Artist Robert Kelly’s (b.1956) work sits within the broad tradition of Constructivism drawing strands of inspiration from the Dutch Piet Mondrian, part of the De Stijl movement, the Russian Suprematist Kazimir Malevich, and the Bauhaus artists and teachers, forming what we could call the first great generation of Constructivism. Equally important are the artists who have gravitated – some nearer and some further away – around the Constructivist nucleus: the Romanian sculptor Constantin Brancuși, the Uruguayan painter Joaquin Torres-Garcia, the American sculptor Alexander Calder, in addition to Tony Smith, Ellsworth Kelly and Myron Stout; the German Modernists, Kurt Schwitters and Hans Arp, and, the contemporary Blinky Palermo.
Having recently featured in a group exhibition at Frameless, London : The Humble Black Line – exhibition inspired by the last 11 years of organising and curating exhibitions, during which, a lot of the young and established artists we have showcased and worked with have claimed as inspiration the line, techniques, style and draughtsmanship of older 20th century masters, from Malevich to Picasso and Lowry to Mondrian – together with Roberto Kelly, we decided to expand on the idea of “line borrowing” and curate a solo booth featuring the artist’s latest works for the first time at Untitled Miami Beach.
From the 1990s, and with an already solid artistic output, Kelly came across and drew closer to the work of some of our most important Constructivist and Neo- Concrete artists, notably Sergio Camargo, Lygia Clark and Hélio Oiticica. Despite having come into contact with them relatively late, the influence of the Brazilian artists is present in the convergence of the processes of the creation of forms. Kelly says: “I don’t want to paint something; I want to let a painting become itself”.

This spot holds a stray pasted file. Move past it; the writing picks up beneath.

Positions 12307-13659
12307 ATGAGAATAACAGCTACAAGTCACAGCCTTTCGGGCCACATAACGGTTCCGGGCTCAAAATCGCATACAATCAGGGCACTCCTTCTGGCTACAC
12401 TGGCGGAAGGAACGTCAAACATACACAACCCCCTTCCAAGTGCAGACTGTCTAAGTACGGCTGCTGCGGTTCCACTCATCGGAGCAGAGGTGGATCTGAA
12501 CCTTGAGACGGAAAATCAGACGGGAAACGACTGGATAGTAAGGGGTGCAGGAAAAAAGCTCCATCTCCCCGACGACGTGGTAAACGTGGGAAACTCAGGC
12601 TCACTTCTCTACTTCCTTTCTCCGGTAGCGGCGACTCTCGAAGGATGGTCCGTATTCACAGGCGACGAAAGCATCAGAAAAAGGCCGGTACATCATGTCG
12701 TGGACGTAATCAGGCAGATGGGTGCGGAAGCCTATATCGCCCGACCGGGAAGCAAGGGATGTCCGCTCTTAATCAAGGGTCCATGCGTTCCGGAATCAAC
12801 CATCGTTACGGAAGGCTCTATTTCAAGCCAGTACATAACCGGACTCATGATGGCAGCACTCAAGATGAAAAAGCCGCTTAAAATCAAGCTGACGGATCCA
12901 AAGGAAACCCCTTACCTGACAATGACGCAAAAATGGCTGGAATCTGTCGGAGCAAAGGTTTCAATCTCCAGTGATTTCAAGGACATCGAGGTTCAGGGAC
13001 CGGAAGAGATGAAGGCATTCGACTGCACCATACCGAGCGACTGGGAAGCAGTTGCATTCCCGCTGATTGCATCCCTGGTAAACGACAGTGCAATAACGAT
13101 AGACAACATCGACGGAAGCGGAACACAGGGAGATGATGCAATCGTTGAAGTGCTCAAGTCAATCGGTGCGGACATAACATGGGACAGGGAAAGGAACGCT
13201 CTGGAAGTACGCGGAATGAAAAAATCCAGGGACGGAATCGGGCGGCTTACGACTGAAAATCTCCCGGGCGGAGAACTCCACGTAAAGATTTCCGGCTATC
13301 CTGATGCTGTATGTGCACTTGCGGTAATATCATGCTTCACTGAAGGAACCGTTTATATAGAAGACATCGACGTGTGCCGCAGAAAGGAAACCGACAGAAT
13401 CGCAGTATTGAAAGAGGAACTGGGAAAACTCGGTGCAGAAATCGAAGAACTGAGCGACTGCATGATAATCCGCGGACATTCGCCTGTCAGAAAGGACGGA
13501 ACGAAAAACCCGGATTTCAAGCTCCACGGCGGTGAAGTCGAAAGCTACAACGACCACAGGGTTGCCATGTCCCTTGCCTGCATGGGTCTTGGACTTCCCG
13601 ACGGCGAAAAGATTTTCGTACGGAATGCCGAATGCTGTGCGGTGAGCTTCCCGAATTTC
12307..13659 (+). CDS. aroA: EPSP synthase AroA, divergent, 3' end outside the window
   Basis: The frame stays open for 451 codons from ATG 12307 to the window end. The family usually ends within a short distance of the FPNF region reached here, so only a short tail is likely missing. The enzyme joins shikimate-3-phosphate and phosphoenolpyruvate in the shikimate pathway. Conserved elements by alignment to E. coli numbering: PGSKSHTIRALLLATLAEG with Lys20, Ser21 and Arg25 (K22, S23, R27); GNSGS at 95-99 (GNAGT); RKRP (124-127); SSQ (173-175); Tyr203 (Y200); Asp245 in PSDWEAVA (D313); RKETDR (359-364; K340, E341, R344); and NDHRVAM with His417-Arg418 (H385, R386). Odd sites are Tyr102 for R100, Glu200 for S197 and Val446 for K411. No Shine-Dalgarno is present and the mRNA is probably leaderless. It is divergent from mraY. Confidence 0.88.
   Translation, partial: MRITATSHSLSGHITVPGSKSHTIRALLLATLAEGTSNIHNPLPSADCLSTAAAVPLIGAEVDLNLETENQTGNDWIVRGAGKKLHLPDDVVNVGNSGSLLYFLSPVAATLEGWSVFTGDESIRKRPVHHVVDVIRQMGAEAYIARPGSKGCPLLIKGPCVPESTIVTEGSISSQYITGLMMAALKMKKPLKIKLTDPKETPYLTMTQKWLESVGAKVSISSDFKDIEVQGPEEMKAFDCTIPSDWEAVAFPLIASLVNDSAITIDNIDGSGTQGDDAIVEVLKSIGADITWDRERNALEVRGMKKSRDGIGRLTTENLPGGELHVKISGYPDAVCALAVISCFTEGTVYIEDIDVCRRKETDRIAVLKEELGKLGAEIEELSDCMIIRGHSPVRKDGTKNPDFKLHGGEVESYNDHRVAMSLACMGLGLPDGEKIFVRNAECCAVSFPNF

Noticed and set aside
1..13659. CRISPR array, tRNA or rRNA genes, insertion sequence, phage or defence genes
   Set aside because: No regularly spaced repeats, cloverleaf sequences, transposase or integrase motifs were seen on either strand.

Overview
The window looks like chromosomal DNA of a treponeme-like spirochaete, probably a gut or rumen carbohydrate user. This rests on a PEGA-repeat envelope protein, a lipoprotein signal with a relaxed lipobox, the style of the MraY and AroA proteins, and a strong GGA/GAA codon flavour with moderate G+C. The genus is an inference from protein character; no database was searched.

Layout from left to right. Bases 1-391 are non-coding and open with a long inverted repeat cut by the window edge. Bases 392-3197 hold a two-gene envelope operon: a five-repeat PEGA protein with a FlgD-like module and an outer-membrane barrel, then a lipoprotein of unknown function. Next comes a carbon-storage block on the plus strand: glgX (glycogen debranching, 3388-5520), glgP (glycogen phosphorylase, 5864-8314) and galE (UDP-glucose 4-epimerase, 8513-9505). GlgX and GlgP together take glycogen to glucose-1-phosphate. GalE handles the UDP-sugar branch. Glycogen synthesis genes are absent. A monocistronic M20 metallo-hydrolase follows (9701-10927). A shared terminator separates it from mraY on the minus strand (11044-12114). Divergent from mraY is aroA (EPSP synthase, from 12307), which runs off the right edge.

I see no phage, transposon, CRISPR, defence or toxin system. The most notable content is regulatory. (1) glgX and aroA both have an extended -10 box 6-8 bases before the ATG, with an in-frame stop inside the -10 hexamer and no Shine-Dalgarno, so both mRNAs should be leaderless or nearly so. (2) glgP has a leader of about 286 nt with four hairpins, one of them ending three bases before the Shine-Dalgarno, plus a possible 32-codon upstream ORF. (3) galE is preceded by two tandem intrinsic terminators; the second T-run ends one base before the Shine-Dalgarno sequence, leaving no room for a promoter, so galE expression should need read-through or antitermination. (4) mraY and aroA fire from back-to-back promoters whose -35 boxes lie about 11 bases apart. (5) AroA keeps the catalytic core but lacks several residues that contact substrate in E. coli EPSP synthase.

Sometimes the process becomes visible in the way in which the forms of an earlier work give birth to new ones. The forms derive meaning from their mode of coming to be in the world, as works of art. “I don’t so much want to remember myself in the painting,” Kelly states, “as I want the painting to assume its own authority.”
Palos Quemados, the latest series of works which Kelly initially started in 2014 comprises a series of 4 large minimal black straight line canvases (ink on rice paper mounted on canvas) and a selection of smaller pieces on masonite, canvas and paper. Together they give an insight into the artist’s pure processes, historical references, line (art historical, mannerist/gestural and accidental) and the wider context – Santa Fe with its vast nature expanse, depth and heritage (the artist’s birth place).